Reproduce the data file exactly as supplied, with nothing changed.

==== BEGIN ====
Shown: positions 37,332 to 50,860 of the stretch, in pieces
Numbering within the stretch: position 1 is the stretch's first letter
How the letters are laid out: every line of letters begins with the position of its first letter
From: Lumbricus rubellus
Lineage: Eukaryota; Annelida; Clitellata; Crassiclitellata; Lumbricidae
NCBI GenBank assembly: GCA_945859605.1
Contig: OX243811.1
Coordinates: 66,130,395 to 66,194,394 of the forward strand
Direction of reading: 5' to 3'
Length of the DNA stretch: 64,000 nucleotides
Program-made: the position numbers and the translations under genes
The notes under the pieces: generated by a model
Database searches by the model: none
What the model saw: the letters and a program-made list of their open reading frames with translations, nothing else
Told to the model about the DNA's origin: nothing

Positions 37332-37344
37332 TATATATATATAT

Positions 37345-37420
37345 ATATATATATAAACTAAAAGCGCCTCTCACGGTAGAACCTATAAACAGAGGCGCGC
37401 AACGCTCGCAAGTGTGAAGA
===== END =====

Shown: positions 37,332 to 50,860 of the stretch, in pieces
Numbering within the stretch: position 1 is the stretch's first letter
How the letters are laid out: every line of letters begins with the position of its first letter
From: Lumbricus rubellus
Lineage: Eukaryota; Annelida; Clitellata; Crassiclitellata; Lumbricidae
NCBI GenBank assembly: GCA_945859605.1
Contig: OX243811.1
Coordinates: 66,130,395 to 66,194,394 of the forward strand
Direction of reading: 5' to 3'
Length of the DNA stretch: 64,000 nucleotides
Program-made: the position numbers and the translations under genes
The notes under the pieces: generated by a model
Database searches by the model: none
What the model saw: the letters and a program-made list of their open reading frames with translations, nothing else
Told to the model about the DNA's origin: nothing

Positions 37332-37344
37332 TATATATATATAT

Positions 37345-37420
37345 ATATATATATAAACTAAAAGCGCCTCTCACGGTAGAACCTATAAACAGAGGCGCGC
37401 AACGCTCGCAAGTGTGAAGA